The UK has a recognised grading system for each of its climbs in the UK. This allows you to gain a perspective on how easy or difficult a climb would be and to tackle climbs that are within your current level of ability.
It also enables you to move on to more difficult climbs at the right pace and level should you be looking to improve your climbing technique or to push yourself a bit harder.
Additionally, you can choose an easier grade of climb if, perhaps, you’re going climbing with your children or with less experienced climbers.
How It Works
The UK system includes both an adjective grade and a technical one and it’s useful to know what each one means. The adjective grade gives you an indication of how easy or difficult a climb is. When it comes to evaluating that, it takes into account how strenuous the climb is likely to be, how protected you will be and the amount of exposure to come up with an overall grade. The adjective grading system is as follows from the lowest to the highest in terms of overall difficulty:
- M = Moderate
- VD = Very Difficult
- HVD = Hard Very Difficult
- MS = Mild Severe
- S = Severe
- HS = Hard Severe
- MVS = Mild Very Severe
- VS = Very Severe
- HVS = Hard Very Severe
- E =Extremely Severe – the Extremely Severe category of climb is the most difficult and is broken down into sub-grades from E1 to E10.
Each numerical grading, describes the level of technical difficulty for the most difficult move, referred to as the ‘crux’ on the climb. If, however, you are climbing a multi-pitch route, then a technical grading will be given for each specific pitch. For example, 4a, 4b, 4c, 5a, 5b, 5c…..etc.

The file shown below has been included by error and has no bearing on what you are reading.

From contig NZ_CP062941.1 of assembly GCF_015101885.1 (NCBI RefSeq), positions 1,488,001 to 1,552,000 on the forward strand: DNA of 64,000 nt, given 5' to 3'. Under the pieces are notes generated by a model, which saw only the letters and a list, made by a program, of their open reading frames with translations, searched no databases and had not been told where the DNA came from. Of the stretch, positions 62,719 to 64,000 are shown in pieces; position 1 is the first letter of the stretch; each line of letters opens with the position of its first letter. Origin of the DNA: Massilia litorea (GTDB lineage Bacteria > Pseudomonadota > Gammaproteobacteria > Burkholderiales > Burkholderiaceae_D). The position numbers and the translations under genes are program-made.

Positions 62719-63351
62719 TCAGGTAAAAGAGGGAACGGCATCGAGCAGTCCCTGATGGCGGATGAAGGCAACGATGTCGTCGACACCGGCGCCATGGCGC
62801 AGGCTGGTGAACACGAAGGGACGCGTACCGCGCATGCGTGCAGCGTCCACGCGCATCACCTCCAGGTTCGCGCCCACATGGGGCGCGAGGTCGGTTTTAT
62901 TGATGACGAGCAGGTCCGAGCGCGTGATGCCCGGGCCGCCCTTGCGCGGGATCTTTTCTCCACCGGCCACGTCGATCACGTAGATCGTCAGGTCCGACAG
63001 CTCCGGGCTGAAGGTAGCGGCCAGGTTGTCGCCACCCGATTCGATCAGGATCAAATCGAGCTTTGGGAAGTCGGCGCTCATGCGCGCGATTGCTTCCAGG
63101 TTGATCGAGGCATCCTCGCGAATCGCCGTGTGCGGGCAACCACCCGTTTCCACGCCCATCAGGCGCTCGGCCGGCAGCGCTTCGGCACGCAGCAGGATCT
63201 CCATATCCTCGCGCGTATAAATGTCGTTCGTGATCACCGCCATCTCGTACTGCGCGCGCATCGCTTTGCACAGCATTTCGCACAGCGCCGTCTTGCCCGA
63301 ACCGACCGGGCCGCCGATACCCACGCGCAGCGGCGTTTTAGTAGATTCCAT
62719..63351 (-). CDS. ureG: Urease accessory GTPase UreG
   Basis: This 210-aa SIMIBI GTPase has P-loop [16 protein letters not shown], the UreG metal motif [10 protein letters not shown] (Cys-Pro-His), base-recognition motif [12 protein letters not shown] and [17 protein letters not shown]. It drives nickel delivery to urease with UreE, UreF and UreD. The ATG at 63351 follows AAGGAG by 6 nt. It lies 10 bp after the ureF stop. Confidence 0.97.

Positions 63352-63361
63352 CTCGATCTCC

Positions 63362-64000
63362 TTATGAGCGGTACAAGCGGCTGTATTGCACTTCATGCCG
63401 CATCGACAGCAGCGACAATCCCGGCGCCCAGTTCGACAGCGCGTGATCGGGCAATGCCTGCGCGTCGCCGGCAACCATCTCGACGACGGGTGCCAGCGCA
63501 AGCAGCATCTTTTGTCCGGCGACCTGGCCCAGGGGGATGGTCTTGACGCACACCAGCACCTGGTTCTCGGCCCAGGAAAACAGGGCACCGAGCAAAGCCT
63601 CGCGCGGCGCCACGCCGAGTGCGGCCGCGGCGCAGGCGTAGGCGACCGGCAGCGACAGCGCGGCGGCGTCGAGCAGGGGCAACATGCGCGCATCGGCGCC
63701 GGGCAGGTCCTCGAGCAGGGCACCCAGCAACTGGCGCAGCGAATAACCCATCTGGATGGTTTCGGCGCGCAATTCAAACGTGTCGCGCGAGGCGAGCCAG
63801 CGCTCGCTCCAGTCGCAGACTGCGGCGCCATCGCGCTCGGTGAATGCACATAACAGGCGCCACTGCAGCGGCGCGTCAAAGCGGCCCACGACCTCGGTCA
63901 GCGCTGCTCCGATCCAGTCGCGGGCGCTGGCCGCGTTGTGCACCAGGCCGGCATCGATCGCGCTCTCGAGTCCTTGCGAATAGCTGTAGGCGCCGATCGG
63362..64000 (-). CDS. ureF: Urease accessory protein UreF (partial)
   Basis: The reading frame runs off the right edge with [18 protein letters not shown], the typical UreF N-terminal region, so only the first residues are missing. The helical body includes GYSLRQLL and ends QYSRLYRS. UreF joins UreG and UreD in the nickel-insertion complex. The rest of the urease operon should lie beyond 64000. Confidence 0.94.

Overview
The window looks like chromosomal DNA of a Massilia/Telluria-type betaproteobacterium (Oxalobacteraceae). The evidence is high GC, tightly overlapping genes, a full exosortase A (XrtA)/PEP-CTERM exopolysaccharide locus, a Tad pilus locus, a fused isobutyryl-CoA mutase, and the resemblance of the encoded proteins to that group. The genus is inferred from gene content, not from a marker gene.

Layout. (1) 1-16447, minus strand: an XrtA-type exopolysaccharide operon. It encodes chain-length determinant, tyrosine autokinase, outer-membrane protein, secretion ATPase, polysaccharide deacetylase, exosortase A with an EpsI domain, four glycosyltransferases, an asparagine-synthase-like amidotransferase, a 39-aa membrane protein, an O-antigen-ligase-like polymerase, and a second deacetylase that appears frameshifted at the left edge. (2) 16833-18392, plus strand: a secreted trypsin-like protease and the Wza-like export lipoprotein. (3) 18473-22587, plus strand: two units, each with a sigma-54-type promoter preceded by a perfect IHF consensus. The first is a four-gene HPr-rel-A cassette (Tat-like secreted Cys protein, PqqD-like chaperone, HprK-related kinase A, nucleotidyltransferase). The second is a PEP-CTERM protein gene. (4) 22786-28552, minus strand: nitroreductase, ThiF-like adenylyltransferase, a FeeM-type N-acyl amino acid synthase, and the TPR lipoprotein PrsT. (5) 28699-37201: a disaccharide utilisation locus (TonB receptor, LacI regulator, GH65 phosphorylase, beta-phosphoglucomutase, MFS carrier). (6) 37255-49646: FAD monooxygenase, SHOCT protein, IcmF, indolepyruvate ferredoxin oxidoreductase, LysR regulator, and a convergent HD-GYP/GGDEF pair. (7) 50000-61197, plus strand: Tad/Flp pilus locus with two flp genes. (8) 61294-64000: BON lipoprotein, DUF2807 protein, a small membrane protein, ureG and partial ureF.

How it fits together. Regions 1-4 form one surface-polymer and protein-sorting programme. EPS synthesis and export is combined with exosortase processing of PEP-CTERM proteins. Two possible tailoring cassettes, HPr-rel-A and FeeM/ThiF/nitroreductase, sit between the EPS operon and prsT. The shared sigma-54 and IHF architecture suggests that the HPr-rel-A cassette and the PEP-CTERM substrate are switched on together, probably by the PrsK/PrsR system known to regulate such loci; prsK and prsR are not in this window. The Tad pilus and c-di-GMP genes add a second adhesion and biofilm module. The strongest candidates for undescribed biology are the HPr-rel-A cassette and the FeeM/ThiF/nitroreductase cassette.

If, for example, you are attempting a climb which might not be too strenuous but has a higher degree of technical difficulty, it might be graded as VS 5A whereas a particular route that might be very strenuous indeed and with very limited protection might end up with the classification E2 5a.
The general rule is that if you’re looking to raise your adjective grade, which is what keen climbers looking to push themselves will be trying to achieve, then it’s usually better to start off by looking at the higher adjective grade in the context of also choosing a higher technical grade as the protection factor is usually better, although that can in no way be guaranteed.
What Complicates Matters
Unless you’ve already become somewhat familiar with the grading system, this might all be a bit baffling at first although the more you follow it, the easier it becomes. However, there are added complications in that grading the difficulty of a particular climb can be very subjective and what might seem difficult to some climbers may seem severe to others of a similar standard climbing alongside.
Furthermore, the adjective grade may differ in terms of how you perceive it to be from one area of the country to another. For example, a HVD (Hard Very Difficult) climb might be viewed very differently in say, the Cairngorms in Scotland as opposed to a HVD climb in the Peak District, for example. And remember that weather factors will also play a part in the difficulty.
Other Things To Remember
It’s also useful to remember that this grading system only applies to rock climbing in the UK. In the USA, Australia and France, they use entirely different grading systems and there are also different grading systems for the likes of bouldering and snow, ice and alpine climbing.
However, it will become easier to gauge the level of difficulty as you become familiar with the grading system more and you can match that against your own perception of the climb after you’ve completed it. So, in effect, you can modify it to suit your own particular level of ability. For example, you might feel a HVD classification is actually more of an S climb so you can adjust the actual grading system to suit yourself according to how you think you’d cope.
Furthermore, there are plenty of online resources which will feature articles of climbers’ own perceptions of a particular climb you’re thinking of tackling yourself. These will also often include photographs so sometimes it’s useful to use that as an additional resource in order to gauge whether a climb is going to be suitable for you and for your entire climbing group, if applicable.